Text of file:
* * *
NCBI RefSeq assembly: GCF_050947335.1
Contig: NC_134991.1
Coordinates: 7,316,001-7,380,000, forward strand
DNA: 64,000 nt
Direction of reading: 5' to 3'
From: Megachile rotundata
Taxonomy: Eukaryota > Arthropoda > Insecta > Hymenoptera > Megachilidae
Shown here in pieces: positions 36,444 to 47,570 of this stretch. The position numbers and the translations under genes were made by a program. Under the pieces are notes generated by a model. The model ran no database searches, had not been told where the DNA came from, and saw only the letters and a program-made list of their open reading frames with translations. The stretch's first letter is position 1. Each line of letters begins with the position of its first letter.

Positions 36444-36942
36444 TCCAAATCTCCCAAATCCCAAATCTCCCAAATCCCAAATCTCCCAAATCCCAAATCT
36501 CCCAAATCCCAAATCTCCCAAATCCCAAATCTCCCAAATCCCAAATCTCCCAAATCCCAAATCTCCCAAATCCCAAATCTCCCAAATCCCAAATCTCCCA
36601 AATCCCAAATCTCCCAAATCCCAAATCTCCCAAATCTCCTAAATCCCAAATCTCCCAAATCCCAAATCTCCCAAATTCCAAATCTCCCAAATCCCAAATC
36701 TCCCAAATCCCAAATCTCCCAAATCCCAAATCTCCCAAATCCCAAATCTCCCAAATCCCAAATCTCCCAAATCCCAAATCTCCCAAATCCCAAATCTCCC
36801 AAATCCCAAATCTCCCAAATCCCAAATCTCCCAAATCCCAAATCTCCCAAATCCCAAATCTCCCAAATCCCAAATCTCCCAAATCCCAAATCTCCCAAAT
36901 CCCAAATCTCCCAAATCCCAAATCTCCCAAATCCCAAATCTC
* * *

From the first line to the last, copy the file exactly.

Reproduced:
NCBI RefSeq assembly: GCF_050947335.1
Contig: NC_134991.1
Coordinates: 7,316,001-7,380,000, forward strand
DNA: 64,000 nt
Direction of reading: 5' to 3'
From: Megachile rotundata
Taxonomy: Eukaryota > Arthropoda > Insecta > Hymenoptera > Megachilidae
Shown here in pieces: positions 36,444 to 47,570 of this stretch. The position numbers and the translations under genes were made by a program. Under the pieces are notes generated by a model. The model ran no database searches, had not been told where the DNA came from, and saw only the letters and a program-made list of their open reading frames with translations. The stretch's first letter is position 1. Each line of letters begins with the position of its first letter.

Positions 36444-36942
36444 TCCAAATCTCCCAAATCCCAAATCTCCCAAATCCCAAATCTCCCAAATCCCAAATCT
36501 CCCAAATCCCAAATCTCCCAAATCCCAAATCTCCCAAATCCCAAATCTCCCAAATCCCAAATCTCCCAAATCCCAAATCTCCCAAATCCCAAATCTCCCA
36601 AATCCCAAATCTCCCAAATCCCAAATCTCCCAAATCTCCTAAATCCCAAATCTCCCAAATCCCAAATCTCCCAAATTCCAAATCTCCCAAATCCCAAATC
36701 TCCCAAATCCCAAATCTCCCAAATCCCAAATCTCCCAAATCCCAAATCTCCCAAATCCCAAATCTCCCAAATCCCAAATCTCCCAAATCCCAAATCTCCC
36801 AAATCCCAAATCTCCCAAATCCCAAATCTCCCAAATCCCAAATCTCCCAAATCCCAAATCTCCCAAATCCCAAATCTCCCAAATCCCAAATCTCCCAAAT
36901 CCCAAATCTCCCAAATCCCAAATCTCCCAAATCCCAAATCTC